Hey, I would like to know how to implement Monte Carlo three methods in c++? Also where could I read about three different Monte Carlo sampling methods? Currently, I have written a pretty bad code, so I don't want to post anything until I write something that makes a bit of sense. Unfortunately, I don't understand Monte Carlo methods used in integration as well as I would. Need to read more. Anyhow, the problem I have is this:
Evaluate integral: I = Int(x(1 + 0.3x(1-x)))dx between 1 and 0, and find its divergence from 0.5.
The idea is that an integral is an area under a curve. That area can be estimated as a fraction of a known rectangular area with the same base by generating a random set of points in that rectangle and finding the fraction of them that lie below the curve.
Suppose you used a random-number generator to generate a set of points (x,y) with x uniformly distributed between 0 and 1 and y uniformly distributed between 0 and 2 (say - anything that spans the range of your integrand 1 + 0.3x(1-x) between those values of x will do). Find the fraction of points that lie below your integrand (f) and multiply it by the area of the whole rectangle (2 in this instance). If you have a large number of points, that will be the Monte-Carlo randomly-approximated area under your curve ... and hence an approximation to your integral.
It's similar in principle to a well-known Monte-Carlo method of approximating pi from the area of a quadrant compared with the area of a square.
BTW, this doesn't seem like"lounge" material - you could move the topic to "General C++ programming".
I need to find the integral - 0.5 for function x(1 + 0.3x(1-x)). So far I have successfully managed to find integral using first Monte Carlo method. Now I have two Monte Carlo methods left. I have written code but instead of getting the approximate integral value, I get -0.5 (II and III column in the result below). I believe there might be a problem somewhere for Monte_Carlo_2 and Monte_Carlo_3 functions. Basically, I would like to know what I need to change to get approximate values for integral - 0.5 for second and third option. The code and result are shown below:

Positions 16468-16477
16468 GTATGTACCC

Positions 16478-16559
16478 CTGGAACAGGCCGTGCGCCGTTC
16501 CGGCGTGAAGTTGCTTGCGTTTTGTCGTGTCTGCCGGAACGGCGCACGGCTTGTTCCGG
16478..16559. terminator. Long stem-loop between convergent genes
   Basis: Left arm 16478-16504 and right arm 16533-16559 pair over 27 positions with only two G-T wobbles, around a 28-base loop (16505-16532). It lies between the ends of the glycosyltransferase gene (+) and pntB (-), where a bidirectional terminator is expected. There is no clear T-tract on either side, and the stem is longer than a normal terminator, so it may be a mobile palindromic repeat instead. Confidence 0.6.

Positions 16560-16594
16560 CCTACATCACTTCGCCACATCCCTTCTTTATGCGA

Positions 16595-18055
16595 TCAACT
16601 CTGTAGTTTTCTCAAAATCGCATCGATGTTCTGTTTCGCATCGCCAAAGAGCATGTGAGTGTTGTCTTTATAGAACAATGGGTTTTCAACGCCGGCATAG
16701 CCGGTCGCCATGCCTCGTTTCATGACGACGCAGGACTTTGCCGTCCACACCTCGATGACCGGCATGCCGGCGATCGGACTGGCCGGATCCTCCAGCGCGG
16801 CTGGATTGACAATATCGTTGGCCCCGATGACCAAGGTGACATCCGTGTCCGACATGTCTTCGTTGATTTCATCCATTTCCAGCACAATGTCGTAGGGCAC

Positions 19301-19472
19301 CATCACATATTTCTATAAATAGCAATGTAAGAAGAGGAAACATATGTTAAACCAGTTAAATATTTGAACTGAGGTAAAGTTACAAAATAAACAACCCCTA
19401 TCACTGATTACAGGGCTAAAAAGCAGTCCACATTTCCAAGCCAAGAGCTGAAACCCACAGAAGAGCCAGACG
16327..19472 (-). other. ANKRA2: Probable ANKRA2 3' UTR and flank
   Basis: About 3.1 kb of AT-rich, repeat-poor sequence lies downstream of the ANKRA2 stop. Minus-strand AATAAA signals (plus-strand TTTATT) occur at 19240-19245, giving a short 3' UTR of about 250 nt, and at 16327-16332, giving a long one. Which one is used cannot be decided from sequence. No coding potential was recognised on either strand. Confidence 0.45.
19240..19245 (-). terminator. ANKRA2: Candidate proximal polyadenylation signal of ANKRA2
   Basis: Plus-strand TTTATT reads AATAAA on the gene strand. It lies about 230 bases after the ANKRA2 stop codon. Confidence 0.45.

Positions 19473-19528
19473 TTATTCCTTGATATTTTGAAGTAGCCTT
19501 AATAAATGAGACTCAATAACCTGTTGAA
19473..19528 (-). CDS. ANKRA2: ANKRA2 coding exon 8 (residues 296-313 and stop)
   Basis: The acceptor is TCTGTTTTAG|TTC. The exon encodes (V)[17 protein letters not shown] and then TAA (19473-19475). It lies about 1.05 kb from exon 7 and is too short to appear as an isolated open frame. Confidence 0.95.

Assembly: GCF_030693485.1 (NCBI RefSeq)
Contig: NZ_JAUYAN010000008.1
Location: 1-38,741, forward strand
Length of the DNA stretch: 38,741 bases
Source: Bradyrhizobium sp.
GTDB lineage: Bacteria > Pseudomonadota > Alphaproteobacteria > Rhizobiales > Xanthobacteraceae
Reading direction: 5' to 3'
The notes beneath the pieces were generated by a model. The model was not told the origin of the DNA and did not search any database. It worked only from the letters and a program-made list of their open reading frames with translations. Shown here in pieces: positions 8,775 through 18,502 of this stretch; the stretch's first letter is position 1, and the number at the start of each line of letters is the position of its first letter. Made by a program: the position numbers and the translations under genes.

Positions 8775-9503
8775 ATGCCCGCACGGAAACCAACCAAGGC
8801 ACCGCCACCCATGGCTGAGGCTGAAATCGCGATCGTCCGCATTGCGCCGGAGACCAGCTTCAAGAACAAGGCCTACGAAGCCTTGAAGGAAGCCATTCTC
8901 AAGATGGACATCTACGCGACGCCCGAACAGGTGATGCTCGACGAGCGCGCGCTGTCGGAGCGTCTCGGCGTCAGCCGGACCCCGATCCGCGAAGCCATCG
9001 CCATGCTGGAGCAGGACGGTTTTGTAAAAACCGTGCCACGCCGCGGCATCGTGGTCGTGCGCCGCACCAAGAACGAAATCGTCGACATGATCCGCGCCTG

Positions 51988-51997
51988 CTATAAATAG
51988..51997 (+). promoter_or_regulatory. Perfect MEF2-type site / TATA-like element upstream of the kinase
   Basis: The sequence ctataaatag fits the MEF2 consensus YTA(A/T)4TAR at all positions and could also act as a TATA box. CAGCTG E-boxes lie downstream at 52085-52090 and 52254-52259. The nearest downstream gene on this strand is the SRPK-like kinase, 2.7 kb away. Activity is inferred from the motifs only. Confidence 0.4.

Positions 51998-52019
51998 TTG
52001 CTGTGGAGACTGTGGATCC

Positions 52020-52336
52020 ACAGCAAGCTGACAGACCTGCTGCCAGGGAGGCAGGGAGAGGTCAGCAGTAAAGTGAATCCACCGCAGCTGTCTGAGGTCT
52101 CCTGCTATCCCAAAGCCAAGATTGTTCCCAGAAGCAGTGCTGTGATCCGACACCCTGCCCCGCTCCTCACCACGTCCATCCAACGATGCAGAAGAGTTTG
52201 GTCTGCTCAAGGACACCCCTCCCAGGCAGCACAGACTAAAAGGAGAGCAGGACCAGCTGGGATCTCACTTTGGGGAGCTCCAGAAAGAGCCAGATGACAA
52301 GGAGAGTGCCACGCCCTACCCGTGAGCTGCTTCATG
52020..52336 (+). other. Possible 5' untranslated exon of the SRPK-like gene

(1) Monte_Carlo_1 is the method that I would expect; I can't see what you are actually trying to do (mathematically) with your other two methods; please explain.
EDIT: one other method is not to randomise x - just take equally-spaced values; it is whether y lies below or above the function that matters.
(2) Why don't you just return the counts as the value of the functions? You also have no need to use pointers. Something like (untested):
1 2 3 4 5 6 7 8
long Monte_Carlo_1 ()
long s = 0;
double x = rnd();
double y = rnd();
if (y < function(x) ) s++;
Actually, given the number of simulations you will need I should use unsigned long long rather than long.
- you are presuming that your integrand lies between 0 and 1 when you set y - it happens to be true, but you can't guarantee it;
- there are better random number generators, including one which will give you a continuous uniform distribution (which is what you want).
From the book I read apparently there are three Monte Carlo sampling methods. First is calculating the area behind the curve where you divide area in small squares of sizes i and j. The second method (depicted Monte_Carlo_2) to get more accurate results is where you divide the area behind the curve into rectangles of size i. The third method involves non homogenous distributed numbers ONLY under the curve whereas we randomly generate numbers ALSO above the curve in the first and second methods, which isn't the case in the third MC method. In third MC we generate numbers according to function (p(x)) = 2x) in my case. However, I solved the problem anyhow. After some hard work I managed to solve it.
I could return, but there is little difference whether I use void or long function and return a value. Why would you suggest to return a value?
little difference whether I use void or long function and return a value. Why would you suggest to return a value?
It doesn't really matter, I guess; however, if a function produces a single output it feels slightly more natural (to me) to use that as the return value of the function than doing so through a function parameter ...
... which sort of leads to another suggestion: if you do want to return a value as a function parameter then make that a reference; then you won't need the unnecessary pointers.